Chantal Akerman’s first short film was called Saute Ma Ville, which means, roughly, “blow up my town.” She made it when she was 18. She began that year of her life in a Belgian film school, but dropped out after a few months, figuring she could make better films on her own. She was not wrong. The precocious teenage Akerman financed that debut short herself, according to the film scholar Ivone Margulies, partially by “selling three-dollar shares on the diamond exchange in Antwerp.” And she starred in it, too: The 13-minute Saute Ma Ville follows a clownishly charismatic Akerman as she performs a number of domestic tasks with a sloppy, chaotic glee — Chaplin as madwoman in the attic. She’s electrifying to watch, but the film has a disturbing undertone that builds as it progresses. By the end, she has taped up the doors to her apartment, a task she completes with an eerie smile. In the final scene — a kind of DIY homage to her then-favorite film, Godard’s Pierrot Le Fou — she lights a piece of paper on fire, cranks up the gas on the stove, and puts her face to rest uncomfortably close to the burner. Only after the screen has gone black do we hear the explosion we’ve been dreading.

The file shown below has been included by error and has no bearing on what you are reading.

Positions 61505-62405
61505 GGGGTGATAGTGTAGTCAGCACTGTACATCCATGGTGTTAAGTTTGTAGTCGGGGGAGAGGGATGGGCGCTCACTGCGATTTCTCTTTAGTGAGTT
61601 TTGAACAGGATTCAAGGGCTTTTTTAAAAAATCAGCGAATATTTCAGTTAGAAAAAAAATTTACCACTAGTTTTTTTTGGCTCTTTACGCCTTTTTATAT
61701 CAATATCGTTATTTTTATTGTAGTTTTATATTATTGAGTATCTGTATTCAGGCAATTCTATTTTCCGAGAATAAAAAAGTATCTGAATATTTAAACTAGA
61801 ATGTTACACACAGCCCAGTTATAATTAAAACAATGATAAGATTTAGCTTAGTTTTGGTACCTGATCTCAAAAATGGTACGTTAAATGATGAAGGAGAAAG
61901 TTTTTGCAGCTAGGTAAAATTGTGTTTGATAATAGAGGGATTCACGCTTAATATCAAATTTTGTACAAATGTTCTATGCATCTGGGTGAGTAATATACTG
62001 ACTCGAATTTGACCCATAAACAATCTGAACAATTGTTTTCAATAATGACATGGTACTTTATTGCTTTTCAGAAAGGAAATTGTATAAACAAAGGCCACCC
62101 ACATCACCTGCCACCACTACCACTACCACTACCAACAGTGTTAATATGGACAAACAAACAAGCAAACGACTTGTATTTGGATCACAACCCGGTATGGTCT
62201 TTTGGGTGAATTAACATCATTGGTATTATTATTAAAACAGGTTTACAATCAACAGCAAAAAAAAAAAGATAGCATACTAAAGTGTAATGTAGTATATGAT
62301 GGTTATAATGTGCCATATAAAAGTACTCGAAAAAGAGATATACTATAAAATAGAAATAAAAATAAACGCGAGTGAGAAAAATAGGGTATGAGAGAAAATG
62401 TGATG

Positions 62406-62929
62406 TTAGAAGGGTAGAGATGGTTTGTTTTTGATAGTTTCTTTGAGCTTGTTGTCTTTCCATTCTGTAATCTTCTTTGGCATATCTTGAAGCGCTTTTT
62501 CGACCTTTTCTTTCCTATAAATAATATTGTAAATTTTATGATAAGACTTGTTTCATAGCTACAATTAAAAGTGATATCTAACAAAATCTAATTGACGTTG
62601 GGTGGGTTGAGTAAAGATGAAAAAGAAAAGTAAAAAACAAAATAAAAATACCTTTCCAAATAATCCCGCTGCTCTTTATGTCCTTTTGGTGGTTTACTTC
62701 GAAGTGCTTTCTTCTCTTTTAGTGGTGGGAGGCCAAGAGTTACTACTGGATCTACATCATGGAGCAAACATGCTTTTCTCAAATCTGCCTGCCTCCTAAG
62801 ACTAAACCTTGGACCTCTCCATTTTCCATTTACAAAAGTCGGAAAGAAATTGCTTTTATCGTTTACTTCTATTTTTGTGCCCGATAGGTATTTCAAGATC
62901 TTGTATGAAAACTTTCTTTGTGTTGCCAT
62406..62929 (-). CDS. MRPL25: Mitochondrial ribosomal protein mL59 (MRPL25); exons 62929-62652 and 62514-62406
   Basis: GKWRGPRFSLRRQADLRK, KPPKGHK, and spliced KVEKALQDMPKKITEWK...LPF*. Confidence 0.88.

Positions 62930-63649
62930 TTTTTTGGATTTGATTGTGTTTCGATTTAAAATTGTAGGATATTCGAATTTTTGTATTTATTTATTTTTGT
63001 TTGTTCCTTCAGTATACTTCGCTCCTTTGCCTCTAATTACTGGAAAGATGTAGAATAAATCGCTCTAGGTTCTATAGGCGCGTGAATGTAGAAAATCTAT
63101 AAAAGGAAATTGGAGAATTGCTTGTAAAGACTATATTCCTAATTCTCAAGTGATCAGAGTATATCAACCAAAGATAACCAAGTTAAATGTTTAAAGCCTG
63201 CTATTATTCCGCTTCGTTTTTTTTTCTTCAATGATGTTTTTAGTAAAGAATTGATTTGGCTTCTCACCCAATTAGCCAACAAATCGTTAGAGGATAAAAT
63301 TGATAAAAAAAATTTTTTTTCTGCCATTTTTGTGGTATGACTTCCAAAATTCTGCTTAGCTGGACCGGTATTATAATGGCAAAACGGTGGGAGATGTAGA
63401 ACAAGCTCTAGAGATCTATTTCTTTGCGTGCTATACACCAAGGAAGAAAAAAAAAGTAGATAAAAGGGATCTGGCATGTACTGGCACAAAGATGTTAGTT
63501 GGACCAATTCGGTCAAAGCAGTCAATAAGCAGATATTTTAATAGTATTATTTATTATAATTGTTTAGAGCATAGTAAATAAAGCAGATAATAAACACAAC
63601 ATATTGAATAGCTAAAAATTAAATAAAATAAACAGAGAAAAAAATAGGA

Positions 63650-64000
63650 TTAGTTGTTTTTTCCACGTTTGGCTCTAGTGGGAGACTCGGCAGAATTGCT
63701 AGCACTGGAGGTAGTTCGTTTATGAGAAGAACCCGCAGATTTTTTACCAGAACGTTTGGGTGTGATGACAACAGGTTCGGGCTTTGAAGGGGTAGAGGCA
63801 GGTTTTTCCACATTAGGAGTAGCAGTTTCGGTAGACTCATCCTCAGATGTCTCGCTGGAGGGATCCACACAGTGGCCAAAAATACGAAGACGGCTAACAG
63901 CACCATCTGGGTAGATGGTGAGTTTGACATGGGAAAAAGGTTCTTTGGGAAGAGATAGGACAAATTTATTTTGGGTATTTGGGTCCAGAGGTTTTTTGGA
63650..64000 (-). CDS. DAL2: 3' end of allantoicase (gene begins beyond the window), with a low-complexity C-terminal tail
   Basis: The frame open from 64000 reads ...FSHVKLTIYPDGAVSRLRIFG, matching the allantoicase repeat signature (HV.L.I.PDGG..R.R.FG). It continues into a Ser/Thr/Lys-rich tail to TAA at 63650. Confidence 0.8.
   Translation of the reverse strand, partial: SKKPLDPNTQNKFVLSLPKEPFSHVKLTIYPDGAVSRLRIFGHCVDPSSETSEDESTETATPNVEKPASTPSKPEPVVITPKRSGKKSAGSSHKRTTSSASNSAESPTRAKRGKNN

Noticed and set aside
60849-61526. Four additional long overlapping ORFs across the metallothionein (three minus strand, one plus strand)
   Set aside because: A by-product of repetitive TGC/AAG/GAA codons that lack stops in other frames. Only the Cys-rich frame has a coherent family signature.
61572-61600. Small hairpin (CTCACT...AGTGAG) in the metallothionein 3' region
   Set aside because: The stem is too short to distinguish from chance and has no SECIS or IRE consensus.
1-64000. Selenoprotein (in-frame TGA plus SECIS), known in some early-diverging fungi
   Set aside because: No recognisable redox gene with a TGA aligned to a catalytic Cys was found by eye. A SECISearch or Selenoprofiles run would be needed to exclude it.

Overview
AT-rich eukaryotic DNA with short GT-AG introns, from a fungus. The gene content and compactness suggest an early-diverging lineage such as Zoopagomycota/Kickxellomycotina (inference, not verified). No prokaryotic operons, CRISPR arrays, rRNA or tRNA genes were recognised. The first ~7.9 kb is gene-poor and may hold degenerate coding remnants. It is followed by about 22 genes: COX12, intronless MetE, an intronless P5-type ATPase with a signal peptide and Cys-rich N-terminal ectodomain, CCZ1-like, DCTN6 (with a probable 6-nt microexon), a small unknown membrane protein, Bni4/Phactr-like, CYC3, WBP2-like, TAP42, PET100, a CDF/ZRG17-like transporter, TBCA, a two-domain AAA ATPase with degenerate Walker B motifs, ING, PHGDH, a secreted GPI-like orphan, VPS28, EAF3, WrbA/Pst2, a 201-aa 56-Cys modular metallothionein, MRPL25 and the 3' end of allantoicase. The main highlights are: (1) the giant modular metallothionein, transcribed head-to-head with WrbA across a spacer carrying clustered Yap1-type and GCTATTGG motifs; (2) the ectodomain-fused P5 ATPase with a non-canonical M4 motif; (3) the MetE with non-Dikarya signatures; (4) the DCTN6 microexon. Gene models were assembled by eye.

I saw Saute Ma Ville when I was 20. It is not hyperbolic to say that it changed my life. It was one of the only films I’d been shown in film school made by a woman — let alone a teenage girl, made at a time when there were considerably more barriers to getting your artistic voice heard as a young person. I was bowled over by the simple fact that we were sitting there, in a film class, still discussing a film that an 18-year-old girl had made 40 years before. I loved Saute Ma Ville — its rhythm, its irreverence, its sense of anarchy. I loved the way it blended comedy with unease. I had spent my first two years of film school feeling increasingly alienated from my professors and my classmates and the more traditional movies they wanted to make; everything I wrote seemed too strange, too personal. Saute Ma Ville and the rest of Akerman’s early films jolted me awake, gave me permission. They felt like handwritten notes from another alienated young woman, sent across generations, saying, “Yes, you can do this, too.”